The service, which will be launched in collaboration with advertising agency Dentsu, will initially be available in Japan only where it is expected to launch in the "spring" and be available at no charge. A premium service for which users will be required to pay for content is likely to launch in the middle of the year, Nintendo said. Launch plans for other markets are still under consideration, it said.
The service will focus on family-orientated content as another pillar of Nintendo's drive to encourage interaction between family members around its console. The majority of the 34.6 million Wii consoles sold -- around 80 percent according to company figures -- are hooked-up to living room TVs. However, only 40 percent are connected to the Internet.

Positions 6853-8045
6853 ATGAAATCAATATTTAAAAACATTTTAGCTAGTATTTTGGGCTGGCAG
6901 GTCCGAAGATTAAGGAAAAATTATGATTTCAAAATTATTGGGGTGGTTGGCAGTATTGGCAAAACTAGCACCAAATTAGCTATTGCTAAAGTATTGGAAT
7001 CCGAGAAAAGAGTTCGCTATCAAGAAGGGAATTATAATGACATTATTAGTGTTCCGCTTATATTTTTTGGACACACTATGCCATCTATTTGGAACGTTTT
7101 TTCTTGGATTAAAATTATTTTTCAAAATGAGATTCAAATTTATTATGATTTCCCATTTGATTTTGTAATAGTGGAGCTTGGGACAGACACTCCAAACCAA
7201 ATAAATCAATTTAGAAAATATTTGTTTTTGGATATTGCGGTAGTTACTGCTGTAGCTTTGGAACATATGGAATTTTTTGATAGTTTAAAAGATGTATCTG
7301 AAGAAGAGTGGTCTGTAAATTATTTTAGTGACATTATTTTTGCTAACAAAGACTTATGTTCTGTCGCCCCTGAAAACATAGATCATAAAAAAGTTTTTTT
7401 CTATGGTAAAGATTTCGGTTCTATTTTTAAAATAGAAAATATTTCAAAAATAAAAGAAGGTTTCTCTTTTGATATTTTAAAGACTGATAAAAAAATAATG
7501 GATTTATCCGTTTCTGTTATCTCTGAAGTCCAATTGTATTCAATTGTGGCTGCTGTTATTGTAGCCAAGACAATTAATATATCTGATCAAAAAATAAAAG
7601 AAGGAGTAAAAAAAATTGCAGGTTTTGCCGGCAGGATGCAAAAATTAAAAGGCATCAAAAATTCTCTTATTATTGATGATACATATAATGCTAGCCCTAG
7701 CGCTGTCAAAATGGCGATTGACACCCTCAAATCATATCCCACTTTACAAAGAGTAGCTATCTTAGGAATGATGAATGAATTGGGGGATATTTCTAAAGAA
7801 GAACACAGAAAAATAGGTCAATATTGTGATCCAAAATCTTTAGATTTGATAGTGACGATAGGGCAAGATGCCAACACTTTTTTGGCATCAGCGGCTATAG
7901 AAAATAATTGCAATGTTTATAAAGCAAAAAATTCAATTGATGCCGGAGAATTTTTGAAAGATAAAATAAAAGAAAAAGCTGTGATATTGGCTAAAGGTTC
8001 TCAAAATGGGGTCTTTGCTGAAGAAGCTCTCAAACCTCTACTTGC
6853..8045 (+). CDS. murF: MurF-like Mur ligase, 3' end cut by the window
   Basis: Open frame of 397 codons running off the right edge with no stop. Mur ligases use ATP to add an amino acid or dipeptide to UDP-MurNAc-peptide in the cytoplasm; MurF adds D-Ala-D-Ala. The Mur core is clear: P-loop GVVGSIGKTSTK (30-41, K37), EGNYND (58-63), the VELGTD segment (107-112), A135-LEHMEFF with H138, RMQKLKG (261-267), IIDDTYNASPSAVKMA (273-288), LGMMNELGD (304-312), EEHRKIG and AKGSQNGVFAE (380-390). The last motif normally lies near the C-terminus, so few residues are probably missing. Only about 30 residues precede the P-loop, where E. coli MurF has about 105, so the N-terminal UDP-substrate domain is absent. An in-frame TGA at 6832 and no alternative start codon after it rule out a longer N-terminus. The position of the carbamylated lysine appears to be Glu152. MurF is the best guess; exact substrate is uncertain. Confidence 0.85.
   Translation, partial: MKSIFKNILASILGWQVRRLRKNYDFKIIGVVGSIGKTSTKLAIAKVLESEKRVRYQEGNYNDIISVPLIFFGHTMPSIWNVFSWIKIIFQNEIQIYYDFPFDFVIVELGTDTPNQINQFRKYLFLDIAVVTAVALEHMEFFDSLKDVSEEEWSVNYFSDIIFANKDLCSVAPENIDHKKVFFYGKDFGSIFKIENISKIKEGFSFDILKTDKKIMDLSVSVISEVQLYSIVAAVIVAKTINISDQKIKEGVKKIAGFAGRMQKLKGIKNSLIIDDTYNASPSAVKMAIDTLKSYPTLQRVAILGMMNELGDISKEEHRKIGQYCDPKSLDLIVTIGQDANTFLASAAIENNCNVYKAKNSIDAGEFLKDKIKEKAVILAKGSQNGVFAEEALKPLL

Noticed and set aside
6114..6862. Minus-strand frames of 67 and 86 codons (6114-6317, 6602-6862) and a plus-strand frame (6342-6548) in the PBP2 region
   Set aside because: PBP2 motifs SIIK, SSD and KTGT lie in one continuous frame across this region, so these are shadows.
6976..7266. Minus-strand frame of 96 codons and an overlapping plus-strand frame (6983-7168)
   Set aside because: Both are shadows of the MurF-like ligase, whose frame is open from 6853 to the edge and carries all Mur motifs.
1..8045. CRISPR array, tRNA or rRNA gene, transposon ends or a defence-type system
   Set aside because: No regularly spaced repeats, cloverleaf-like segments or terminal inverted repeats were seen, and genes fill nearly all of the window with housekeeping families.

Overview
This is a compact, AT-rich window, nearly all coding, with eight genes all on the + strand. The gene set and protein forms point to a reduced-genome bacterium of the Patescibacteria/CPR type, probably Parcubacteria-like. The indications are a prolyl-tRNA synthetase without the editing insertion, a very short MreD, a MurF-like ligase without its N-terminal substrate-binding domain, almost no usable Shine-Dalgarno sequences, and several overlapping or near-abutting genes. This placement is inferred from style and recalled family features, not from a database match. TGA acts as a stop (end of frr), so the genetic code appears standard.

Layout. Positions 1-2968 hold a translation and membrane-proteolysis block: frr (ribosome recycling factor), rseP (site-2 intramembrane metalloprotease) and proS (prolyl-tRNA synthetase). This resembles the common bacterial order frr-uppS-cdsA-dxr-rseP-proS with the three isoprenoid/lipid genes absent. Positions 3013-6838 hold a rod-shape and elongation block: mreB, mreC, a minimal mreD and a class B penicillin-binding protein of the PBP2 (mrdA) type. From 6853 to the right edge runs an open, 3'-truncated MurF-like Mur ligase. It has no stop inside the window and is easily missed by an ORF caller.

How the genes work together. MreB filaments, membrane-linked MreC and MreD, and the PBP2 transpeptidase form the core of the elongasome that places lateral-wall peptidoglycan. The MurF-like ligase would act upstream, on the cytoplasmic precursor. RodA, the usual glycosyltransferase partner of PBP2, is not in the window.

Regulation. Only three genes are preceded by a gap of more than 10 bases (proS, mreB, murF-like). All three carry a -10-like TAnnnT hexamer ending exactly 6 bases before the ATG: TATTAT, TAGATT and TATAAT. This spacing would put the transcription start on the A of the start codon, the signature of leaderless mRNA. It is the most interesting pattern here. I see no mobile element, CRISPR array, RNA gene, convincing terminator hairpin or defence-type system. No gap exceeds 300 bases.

In offering video, Nintendo is mirroring Sony and Microsoft, both of which have already started video services. But unlike its rivals, Nintendo's channel differs in its original-content focus. The Sony and Microsoft channels offer programming from TV and Internet sites and motion pictures.
Few other details were offered about the channel and its content although a single screenshot provided by Nintendo shows four family members depicted by their "Mii" avatars sitting around a living room table drinking tea while a TV set in the background shows Wii Fit.
Programming on the service will consist of entirely new shows including cartoons, the Nikkei business daily reported on Thursday. The newspaper pegged an overseas launch for later in 2009.